Though many Illinois professionals and attorneys are unaware of the existence of the Illinois Business Brokers Act, 815 ILCS 307/10-1 (“the Act”), it includes a number of requirements for those involved in the sale of businesses and could provide important opportunities for parties in disputes over those sales. The Act applies when a business being sold is based in Illinois or when the client of a business broker is headquartered in Illinois. It defines “business brokers” broadly, including those who list businesses for sale, lease or exchange, as well as those who advertise or represent themselves as business brokers. This means that an out-of-state broker who is engaged by an Illinois company still falls within the scope of the Act and its regulations. The Act includes annual registration requirements with the Illinois Secretary of State, including an initial filing fee of $200 and annual renewal fees in the same amount.
One of the most important features of the Act is that it requires all contracts for services of the broker to be in writing and signed by all parties. Also, a business broker must provide disclosure documents within a week of when a client retains the broker’s services. The broker must set forth specific information about the broker, a detailed description of the services offered and a statement describing how the broker will be compensated. The disclosure statement must be filed with the Illinois Secretary of State. The Act also requires brokers to keep detailed records, which should be retained for six years. To avoid issues, those involved in transactions covered by the Act should be aware of these requirements and comply with them, as well as the exemptions in the Act for certain professionals (e.g., real estate brokers, banks, security dealers, investment advisors, attorneys, and accountants) exempted because separate statutes cover their activities.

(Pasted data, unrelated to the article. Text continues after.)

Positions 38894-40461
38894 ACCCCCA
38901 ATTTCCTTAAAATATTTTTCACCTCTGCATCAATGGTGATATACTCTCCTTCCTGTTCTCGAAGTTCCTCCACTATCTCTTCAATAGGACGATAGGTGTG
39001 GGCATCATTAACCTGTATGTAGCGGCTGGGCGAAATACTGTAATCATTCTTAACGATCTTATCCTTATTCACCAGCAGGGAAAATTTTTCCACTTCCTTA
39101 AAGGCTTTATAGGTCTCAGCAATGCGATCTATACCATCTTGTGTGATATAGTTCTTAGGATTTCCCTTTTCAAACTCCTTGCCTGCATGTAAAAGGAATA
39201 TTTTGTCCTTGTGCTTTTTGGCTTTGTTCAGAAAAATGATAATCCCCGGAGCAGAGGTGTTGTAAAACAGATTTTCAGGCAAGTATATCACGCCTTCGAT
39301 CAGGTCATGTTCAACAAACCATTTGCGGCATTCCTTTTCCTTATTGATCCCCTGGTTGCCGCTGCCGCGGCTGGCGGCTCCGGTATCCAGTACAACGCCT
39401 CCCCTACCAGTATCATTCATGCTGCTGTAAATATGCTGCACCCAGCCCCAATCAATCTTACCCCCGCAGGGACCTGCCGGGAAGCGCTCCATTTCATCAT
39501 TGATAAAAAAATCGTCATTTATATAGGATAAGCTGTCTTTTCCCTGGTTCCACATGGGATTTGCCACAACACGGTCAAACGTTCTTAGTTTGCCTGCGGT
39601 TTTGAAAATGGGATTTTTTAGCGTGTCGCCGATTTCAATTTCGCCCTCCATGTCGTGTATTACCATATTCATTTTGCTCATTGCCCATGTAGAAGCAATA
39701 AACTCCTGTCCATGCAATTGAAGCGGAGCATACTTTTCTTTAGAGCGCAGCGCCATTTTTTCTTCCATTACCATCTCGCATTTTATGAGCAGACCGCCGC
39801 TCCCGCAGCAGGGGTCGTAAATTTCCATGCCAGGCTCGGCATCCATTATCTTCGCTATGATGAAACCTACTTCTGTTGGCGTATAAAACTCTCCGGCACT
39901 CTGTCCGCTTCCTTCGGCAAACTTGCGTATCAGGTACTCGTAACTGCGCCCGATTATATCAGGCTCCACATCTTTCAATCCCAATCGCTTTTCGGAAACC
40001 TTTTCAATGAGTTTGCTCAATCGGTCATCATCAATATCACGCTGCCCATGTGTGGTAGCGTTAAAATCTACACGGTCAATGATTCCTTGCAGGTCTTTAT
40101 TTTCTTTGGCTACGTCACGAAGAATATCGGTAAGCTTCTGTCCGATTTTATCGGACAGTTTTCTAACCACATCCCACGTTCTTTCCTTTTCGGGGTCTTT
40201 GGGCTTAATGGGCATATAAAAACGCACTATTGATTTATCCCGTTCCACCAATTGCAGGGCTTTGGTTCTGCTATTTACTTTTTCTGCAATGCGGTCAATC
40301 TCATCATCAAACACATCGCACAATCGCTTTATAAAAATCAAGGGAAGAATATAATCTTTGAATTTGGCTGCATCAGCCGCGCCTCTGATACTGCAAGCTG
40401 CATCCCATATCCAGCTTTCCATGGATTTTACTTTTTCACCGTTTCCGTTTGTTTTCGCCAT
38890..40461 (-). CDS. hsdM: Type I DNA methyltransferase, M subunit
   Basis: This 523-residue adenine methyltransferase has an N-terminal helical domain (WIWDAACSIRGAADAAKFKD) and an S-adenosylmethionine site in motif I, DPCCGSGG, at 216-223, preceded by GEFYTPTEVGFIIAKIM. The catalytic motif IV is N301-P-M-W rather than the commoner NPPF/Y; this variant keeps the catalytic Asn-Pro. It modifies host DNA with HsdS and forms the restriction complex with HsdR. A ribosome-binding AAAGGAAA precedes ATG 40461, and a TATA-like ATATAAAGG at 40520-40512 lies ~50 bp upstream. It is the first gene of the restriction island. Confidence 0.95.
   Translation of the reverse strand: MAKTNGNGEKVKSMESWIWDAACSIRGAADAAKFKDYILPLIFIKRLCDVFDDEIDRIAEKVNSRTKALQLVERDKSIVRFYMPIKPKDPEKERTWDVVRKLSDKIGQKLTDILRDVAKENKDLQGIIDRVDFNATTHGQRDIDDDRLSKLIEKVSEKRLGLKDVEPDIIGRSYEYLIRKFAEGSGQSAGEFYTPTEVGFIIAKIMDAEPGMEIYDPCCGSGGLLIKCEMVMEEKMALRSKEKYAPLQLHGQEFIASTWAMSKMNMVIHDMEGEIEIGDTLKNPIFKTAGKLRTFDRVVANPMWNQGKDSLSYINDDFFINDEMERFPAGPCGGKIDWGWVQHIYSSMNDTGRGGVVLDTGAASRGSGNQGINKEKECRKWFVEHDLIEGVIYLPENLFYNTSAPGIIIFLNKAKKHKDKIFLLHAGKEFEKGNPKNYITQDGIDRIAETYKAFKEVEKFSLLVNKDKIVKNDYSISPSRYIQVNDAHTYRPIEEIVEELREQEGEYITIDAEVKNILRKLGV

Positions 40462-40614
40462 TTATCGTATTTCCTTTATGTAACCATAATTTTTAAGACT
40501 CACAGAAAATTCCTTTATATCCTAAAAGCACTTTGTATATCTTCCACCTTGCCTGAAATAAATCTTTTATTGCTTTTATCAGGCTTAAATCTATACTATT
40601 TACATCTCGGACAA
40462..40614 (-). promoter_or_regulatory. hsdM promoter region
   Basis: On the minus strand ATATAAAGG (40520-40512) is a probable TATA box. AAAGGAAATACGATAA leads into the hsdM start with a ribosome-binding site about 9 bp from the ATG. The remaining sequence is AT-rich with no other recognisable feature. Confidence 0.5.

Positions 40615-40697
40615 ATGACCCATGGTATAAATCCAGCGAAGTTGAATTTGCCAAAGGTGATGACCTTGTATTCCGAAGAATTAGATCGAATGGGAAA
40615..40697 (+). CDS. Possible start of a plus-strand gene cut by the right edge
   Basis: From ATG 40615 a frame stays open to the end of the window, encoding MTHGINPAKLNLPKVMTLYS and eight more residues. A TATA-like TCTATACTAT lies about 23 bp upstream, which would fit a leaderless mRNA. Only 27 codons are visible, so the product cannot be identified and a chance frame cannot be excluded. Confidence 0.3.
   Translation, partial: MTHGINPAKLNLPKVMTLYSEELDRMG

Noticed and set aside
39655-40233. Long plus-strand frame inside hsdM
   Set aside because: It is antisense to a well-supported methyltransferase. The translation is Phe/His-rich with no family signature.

The Act includes several important protections that may provide opportunities for parties in a dispute over a transaction covered by the Act. First, a business broker who is owed fees has a right to a lien on the tangible assets of a business located in Illinois that is the subject of the broker’s written contract in the amount due under the contract. The lien can attach to both real estate and personal property. To take full advantage of this protection, a number of specific requirements set forth in the Act must be completed. The Act also includes a fee-shifting clause for the prevailing party in proceedings brought to enforce (or extinguish) liens created under the Act.
In civil lawsuits, the opportunities provided by the Act include statutory penalties that are designed to supplement other rights and remedies that exist at common law. A client that is damaged by the broker’s violation of the Act can recover actual damages up to the amount of fees paid by the client, attorney’s fees and interest. Perhaps more importantly, the Act can be used as a shield by a client in a lawsuit filed by a broker to collect unpaid fees. Section 10-60 of the Act provides that a material violation of specified sections of the Act voids the business broker contract at issue and requires the business broker to return all sums paid to the broker, with interest and attorney’s fees. The Act grants the Illinois Secretary of State broad powers to enforce the Act, including conducting investigations and seeking court action against brokers suspected in engaging in acts violating the Act. In addition, the Secretary of State can impose administrative fines of up to $10,000 for each violation of the Act.
B&D attorneys have experience with the Act and would be happy to consult with you to make sure you fully comply with and take advantage of the protections offered by it.
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